Puerto Chicama is a plain beach near an ugly town with only a few run-down places to stay and eat. As Chicho, the Huanchaco  surfing pro, explains, “the only good thing Chicama has is waves,” which, March–June, form the longest-breaking surf in the world.
The wave ranges in height 1–2.5 meters and runs a reputed 2.5 kilometers. Four separate waves that link together, the megawave is the result of a flat, sandy beach, steady crosswinds, and southern and western ocean currents. Locals joke that surfers need a spare set of legs to surf it and a combi ride to make it back up the beach afterwards.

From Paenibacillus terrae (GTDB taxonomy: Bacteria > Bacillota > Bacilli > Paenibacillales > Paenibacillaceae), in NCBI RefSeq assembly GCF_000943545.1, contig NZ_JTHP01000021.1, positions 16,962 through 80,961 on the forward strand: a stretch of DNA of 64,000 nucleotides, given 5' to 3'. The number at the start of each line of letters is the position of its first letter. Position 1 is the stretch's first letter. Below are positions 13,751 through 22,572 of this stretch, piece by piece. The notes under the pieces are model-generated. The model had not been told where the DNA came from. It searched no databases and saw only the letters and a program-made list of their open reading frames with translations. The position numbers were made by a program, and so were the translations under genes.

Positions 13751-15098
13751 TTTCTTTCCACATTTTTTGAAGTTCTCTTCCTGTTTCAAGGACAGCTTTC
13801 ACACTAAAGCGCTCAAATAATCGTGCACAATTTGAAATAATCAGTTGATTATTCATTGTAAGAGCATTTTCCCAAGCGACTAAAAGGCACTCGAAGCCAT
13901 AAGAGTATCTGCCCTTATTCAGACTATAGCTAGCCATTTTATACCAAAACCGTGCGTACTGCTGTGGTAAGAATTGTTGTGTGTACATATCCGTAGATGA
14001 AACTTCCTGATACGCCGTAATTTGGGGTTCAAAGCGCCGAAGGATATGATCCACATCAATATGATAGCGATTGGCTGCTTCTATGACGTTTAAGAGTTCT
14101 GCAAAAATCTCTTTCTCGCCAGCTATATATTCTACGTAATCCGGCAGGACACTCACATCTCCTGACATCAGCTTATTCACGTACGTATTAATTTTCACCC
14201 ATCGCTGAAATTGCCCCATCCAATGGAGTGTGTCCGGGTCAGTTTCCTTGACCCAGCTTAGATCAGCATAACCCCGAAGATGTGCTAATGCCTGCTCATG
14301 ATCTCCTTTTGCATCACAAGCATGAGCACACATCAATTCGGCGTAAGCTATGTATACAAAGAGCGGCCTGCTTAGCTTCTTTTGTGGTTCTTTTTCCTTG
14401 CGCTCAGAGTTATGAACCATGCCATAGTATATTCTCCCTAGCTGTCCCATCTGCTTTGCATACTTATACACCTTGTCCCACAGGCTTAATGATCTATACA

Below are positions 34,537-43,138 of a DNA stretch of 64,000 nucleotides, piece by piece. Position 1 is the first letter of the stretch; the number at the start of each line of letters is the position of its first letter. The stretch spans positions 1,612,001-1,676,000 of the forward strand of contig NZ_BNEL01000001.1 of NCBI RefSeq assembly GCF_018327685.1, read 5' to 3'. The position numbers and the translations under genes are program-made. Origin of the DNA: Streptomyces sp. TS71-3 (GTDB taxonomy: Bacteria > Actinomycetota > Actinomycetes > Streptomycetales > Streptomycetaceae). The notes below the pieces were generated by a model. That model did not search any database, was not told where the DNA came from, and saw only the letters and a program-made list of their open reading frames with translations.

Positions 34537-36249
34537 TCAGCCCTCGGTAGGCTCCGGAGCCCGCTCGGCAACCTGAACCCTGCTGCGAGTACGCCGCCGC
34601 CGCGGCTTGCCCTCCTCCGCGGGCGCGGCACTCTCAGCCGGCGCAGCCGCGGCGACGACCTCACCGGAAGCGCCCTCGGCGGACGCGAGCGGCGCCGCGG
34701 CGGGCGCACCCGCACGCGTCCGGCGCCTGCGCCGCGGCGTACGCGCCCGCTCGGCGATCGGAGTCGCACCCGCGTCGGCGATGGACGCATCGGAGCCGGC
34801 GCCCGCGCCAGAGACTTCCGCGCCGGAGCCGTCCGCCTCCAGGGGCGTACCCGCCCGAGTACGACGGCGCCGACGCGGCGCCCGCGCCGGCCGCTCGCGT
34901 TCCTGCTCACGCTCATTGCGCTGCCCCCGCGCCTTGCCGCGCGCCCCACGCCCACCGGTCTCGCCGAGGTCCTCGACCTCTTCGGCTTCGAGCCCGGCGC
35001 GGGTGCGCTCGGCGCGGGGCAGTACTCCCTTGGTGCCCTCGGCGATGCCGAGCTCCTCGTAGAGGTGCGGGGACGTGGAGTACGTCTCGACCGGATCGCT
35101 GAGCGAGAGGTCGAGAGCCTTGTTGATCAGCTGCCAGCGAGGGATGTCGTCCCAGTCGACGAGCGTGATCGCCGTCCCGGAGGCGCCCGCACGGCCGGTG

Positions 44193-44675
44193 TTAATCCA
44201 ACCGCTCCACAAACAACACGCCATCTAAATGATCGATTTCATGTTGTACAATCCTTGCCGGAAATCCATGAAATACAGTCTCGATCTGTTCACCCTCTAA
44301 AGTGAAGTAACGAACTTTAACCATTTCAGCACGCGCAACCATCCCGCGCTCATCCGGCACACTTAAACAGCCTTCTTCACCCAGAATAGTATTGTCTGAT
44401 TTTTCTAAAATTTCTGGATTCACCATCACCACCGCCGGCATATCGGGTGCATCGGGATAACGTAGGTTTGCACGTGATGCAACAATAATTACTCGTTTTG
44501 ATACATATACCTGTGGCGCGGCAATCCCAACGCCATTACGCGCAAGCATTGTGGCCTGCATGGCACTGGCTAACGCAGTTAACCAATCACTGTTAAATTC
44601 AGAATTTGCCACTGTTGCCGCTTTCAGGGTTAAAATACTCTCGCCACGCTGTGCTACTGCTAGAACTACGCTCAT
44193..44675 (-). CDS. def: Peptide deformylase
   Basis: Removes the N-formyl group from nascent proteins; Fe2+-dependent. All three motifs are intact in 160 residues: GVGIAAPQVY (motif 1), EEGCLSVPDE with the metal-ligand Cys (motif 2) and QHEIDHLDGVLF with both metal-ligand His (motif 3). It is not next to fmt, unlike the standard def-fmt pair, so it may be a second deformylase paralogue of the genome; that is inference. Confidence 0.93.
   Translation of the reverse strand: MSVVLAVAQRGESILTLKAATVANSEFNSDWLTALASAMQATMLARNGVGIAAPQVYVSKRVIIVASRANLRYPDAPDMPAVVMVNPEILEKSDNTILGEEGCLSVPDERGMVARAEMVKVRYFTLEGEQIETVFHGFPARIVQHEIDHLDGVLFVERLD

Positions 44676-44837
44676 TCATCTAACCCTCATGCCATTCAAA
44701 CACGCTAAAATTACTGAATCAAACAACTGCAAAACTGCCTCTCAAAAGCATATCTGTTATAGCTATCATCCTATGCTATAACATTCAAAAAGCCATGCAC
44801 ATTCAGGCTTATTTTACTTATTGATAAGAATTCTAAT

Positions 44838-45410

Long before surfing was in vogue, Chicama was a major port for the sugar and cotton brought by railroad from the nearby Hacienda Chicama. As a result the town has an old pier with railroad tracks and a group of old, wooden casonas along the waterfront.